By SeaBy Sea The Port of Mumbai (website www.mumbaiporttrust.com ) is located in the in the south of the city. The harbour handles approximately one sixth of India‘s total sea-borne trade, with three docks in operation – the Indira, Prince’s and Victoria Docks – with passenger berths at Ferry Wharf and Gateway of India. The port authority is the Mumbai Port Trust and for more information on sailing times contact them on: (81) 1181047; fax: (22) 26 1011; e-mail: mbpt@vsnl.com website: www.mumbaiporttrust.com  The Port of Mumbai operates is own railway, running between Ballard Pier and Wadala. This is linked to the Central and Western Railways at the Interchange Railway Yard at Wadala.

Ferry ServicesFerry Services Ferries depart from the Ferry Wharf, near the Prince’s Dock, as well as the Gateway of India. There is a ferry route between Gateway of India and Mandwa as well as services to the Elephanta Caves and a Hovercraft service to Vashi, Navi Mumbai. Boats from the Ferry Wharf sail to Alibhag, Rewas and Mandwa. Frank Shipping Services, telephone: (22) 373 5562/64/70/49/90 or 3731893; fax: (022) 3733740 operates an overnight catamaran service from Ferry Wharf to Panaji, Goa. Most ferry services do not operate during the monsoon season. SKS Supercrafts telephone: (22) 7821736 operates services and provides further information.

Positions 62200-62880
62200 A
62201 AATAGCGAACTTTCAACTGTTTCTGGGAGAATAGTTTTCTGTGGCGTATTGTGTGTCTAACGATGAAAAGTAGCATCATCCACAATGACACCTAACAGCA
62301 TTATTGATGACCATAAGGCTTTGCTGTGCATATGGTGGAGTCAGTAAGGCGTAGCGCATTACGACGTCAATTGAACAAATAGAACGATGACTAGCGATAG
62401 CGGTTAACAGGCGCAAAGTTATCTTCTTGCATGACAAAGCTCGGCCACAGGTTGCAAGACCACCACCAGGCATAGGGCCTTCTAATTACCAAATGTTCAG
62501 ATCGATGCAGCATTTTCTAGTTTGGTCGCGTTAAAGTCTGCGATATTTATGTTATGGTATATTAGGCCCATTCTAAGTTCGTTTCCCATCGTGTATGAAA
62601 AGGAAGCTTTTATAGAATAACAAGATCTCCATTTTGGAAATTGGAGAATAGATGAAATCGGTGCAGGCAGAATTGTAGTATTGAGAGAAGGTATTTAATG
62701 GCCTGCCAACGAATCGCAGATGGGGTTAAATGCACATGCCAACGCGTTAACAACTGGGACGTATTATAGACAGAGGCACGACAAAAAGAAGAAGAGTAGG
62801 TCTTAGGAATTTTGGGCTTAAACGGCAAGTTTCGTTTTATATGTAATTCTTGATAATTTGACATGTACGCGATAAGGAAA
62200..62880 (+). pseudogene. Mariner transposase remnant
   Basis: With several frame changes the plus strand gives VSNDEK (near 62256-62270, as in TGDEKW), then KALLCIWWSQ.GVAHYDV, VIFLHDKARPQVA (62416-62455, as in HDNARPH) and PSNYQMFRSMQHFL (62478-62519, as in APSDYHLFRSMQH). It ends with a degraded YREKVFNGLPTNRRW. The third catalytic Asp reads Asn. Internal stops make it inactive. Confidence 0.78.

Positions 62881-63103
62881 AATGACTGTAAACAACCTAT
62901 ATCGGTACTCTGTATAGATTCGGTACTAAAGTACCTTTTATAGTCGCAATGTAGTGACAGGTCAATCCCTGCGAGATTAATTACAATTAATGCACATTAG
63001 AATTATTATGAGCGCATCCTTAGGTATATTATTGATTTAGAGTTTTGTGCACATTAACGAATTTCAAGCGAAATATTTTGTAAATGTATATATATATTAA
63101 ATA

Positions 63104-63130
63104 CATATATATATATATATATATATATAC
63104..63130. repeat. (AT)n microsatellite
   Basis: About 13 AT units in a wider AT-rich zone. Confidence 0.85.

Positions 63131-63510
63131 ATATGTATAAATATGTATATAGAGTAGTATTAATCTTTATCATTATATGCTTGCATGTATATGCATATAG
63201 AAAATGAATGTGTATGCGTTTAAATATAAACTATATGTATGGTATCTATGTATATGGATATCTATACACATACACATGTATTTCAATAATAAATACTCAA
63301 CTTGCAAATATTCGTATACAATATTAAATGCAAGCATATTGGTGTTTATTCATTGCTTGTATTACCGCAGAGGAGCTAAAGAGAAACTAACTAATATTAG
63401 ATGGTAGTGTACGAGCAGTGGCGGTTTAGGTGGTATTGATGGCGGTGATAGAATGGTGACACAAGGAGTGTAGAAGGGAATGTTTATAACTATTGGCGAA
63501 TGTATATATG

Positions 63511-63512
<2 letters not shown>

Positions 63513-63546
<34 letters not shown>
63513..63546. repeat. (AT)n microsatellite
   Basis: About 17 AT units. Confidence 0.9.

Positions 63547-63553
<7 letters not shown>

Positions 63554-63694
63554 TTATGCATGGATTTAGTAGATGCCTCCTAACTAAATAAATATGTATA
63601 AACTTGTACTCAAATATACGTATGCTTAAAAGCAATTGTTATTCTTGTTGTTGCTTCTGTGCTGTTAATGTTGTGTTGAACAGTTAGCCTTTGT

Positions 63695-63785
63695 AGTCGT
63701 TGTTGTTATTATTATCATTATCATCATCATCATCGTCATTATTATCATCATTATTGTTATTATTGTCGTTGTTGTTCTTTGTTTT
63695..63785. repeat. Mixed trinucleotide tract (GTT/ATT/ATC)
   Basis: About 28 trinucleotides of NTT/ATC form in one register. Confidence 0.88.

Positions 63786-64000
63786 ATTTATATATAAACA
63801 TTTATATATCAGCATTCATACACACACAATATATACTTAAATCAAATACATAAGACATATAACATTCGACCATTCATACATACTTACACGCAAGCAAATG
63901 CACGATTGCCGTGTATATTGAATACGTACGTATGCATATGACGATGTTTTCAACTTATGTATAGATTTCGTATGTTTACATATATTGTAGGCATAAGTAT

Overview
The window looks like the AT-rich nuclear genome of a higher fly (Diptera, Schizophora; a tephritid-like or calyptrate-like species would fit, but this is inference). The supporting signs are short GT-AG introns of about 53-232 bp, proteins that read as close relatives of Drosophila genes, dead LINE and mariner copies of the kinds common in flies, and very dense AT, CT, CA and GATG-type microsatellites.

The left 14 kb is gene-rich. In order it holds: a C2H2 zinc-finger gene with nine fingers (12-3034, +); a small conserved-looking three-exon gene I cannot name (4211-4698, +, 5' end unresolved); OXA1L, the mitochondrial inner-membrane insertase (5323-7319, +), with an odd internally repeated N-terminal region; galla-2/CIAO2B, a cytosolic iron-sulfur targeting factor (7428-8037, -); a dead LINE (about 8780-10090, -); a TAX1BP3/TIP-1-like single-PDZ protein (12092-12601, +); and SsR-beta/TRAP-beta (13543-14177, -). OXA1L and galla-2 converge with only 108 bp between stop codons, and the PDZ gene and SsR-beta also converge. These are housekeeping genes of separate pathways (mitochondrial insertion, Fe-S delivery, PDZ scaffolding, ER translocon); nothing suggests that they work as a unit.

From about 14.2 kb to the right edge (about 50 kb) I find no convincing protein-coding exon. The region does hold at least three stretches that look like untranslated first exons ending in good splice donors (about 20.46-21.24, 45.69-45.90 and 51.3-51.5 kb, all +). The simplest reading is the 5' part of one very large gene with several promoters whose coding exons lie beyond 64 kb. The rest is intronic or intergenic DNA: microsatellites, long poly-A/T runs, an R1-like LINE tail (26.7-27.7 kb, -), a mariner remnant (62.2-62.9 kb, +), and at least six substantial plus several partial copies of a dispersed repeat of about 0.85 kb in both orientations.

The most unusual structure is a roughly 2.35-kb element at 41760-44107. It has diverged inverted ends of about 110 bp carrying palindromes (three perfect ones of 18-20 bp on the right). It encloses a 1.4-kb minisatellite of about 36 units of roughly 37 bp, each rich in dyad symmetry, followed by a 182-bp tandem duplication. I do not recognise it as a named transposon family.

By RoadBy Road Driving in India can be extremely hazardous and is not recommended to tourists, especially considering that there is no speed limit for drivers of passenger cars. Motorcycles, taxis, trucks and buses are constrained to a certain velocity, depending on the vehicle type. The surfaces are often in poor condition, adherence to rules tends to be patchy and accidents are numerous.

Mumbai is an important junction on the National Highway network of India, which links it to all major towns and cities in the country. National Highways are numbered. Traffic drives on the left. Drivers must be over 18 years and foreigners require an International Driving Permit. The legal alcohol to blood ratio is 0.03%. Those intending to take their own car to India must obtain a carnet from one of the international motoring associations (such as RAC or AA) before entering the country. This document represents an undertaking that the car will not remain in India for more than six months. Most European motor insurance policies do not extend to India and motorists are advised to seek cover from an Indian insurer, as insurance is compulsory. The Federation of Indian Automobile Associations telephone: (22) 2041085 provides information.

Routes to the cityRoutes to the city National Highways 3, 4, 6, 8, 9 and 17 provide connecting routes between Mumbai and the rest of India. In particular, route 3 goes to Indore and Gwalior, 4 to Pune, and 8 to Ahmedabad and Delhi. Visitors should bear in mind that the distances in India are colossal. Pune is the nearest city, 170km away. Delhi, however, is 1460km and Calcutta 2836 km away. Flying is usually preferable to driving.

Emergency breakdown service: There are no providers. 

Limousine HireLimousine Hire Autoriders Rent-a-car, telephone: (22) 4961714 provides chauffeur-driven cars and offers a wide range of air-conditioned vehicles if you want to get around the city in real style.